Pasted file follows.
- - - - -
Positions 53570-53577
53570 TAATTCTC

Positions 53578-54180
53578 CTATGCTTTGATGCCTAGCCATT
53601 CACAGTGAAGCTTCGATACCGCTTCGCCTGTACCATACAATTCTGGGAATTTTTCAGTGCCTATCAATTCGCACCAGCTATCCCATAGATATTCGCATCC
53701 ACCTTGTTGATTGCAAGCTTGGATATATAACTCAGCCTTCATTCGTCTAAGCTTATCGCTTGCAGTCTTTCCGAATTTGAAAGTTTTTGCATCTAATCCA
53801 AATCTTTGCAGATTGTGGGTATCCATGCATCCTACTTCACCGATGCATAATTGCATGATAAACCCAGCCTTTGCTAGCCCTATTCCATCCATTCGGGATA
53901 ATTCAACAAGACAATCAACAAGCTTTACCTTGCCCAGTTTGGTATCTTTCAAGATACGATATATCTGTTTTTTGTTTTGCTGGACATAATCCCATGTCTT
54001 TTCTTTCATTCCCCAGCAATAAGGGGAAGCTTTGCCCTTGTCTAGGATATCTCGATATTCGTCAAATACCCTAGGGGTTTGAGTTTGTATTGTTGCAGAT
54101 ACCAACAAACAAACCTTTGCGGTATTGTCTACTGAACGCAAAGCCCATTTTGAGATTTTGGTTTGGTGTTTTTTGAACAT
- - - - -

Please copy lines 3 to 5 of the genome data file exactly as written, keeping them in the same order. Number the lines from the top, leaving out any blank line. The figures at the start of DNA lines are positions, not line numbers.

Positions 53578-54180
53578 CTATGCTTTGATGCCTAGCCATT
53601 CACAGTGAAGCTTCGATACCGCTTCGCCTGTACCATACAATTCTGGGAATTTTTCAGTGCCTATCAATTCGCACCAGCTATCCCATAGATATTCGCATCC